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Financial Accounts & Investing Abroad
There is no shortage of information about the Foreign Account Tax Compliance Act (FATCA); however, not all positive. FATCA brings about an emotional reaction from expats in particular. Many feel that they are unfairly singled out and labeled as tax evaders simply because they hold accounts and assets abroad. Regardless, it is essential to separate this reaction to FATCA from the facts.
The Foreign Account Tax Compliance Act (FATCA) was created as part of the HIRE Act of 2010 and was designed to uncover tax cheats hiding money and assets offshore. FATCA created new information reporting and withholding for payments made to certain foreign financial institutions and foreign entities. This program is designed to make it easier for the US government, specifically the IRS, to keep track of US persons and businesses earning income from investments/deposits in foreign bank accounts.
FATCA is not administered by the IRS; it is run by a different agency within the US Treasury Department—the Financial Crimes Enforcement Network, or FinCEN. While FinCEN is not a part of the IRS, they can and do share information at times.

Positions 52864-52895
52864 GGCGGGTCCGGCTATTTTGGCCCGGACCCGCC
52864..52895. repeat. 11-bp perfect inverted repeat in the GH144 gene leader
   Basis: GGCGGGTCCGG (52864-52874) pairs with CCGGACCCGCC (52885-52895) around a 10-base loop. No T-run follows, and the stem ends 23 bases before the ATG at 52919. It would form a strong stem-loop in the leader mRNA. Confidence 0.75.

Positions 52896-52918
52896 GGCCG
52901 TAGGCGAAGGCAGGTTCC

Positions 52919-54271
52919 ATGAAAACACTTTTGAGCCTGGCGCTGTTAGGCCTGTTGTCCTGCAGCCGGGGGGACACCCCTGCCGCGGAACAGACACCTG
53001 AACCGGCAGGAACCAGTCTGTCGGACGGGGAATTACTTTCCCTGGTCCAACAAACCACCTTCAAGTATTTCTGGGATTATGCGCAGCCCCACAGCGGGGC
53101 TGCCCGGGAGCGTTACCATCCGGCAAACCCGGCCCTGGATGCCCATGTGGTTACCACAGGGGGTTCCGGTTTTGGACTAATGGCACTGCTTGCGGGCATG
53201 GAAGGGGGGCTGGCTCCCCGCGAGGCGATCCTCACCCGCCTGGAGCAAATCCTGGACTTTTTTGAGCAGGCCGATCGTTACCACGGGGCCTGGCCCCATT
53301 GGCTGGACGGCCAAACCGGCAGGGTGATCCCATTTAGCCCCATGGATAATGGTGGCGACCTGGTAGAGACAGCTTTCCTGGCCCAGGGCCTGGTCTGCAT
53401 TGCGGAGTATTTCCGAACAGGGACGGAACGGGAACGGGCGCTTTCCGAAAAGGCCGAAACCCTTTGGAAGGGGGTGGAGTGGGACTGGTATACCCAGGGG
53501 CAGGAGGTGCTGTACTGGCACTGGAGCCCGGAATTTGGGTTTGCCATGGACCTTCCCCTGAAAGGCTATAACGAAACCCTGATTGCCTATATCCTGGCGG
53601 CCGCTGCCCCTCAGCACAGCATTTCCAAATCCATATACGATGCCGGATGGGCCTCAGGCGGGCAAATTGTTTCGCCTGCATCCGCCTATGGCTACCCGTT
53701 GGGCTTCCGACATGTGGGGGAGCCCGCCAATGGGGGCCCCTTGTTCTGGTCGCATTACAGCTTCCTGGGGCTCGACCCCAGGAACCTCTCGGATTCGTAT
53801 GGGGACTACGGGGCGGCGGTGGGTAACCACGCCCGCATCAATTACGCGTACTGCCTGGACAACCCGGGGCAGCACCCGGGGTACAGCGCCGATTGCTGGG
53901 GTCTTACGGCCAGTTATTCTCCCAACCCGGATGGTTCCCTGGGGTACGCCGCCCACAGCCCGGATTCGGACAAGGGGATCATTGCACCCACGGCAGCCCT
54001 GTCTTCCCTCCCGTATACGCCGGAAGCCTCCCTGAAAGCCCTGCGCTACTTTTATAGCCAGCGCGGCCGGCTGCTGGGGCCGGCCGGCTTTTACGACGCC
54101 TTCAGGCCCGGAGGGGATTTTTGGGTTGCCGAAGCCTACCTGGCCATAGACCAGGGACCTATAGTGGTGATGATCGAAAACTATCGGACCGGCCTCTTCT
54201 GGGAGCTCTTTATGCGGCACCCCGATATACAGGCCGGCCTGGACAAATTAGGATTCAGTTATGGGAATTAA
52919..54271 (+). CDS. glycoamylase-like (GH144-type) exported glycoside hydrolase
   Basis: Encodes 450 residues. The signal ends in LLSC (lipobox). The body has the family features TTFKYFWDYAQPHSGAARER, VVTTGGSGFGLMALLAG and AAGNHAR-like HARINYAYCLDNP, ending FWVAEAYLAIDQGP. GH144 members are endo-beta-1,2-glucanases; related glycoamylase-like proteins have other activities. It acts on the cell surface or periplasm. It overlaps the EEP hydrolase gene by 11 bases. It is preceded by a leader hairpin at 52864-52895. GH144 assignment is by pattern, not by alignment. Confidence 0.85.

Under FATCA filing requirements, all US citizens are required to report certain foreign assets to the IRS if they exceed certain thresholds (which are different for those residing in the US and those living abroad). In addition to individual reporting requirements, foreign financial institutions are required to report on the assets of their American clients in order to avoid a 30% withholding on certain payments from the US.
While the primary goal of FATCA is to force tax evaders to come forward, US expats are often caught in the crossfire. Of course, it makes sense that expats will have assets and accounts overseas as it is part of their daily life. With the extra reporting and private nature of the reporting, the Act has been called a violation of privacy.
However, the fact remains that FATCA is a requirement for all US citizens, including expats. So what do you need to know to remain compliant? Here are 5 tips to know when filing FATCA: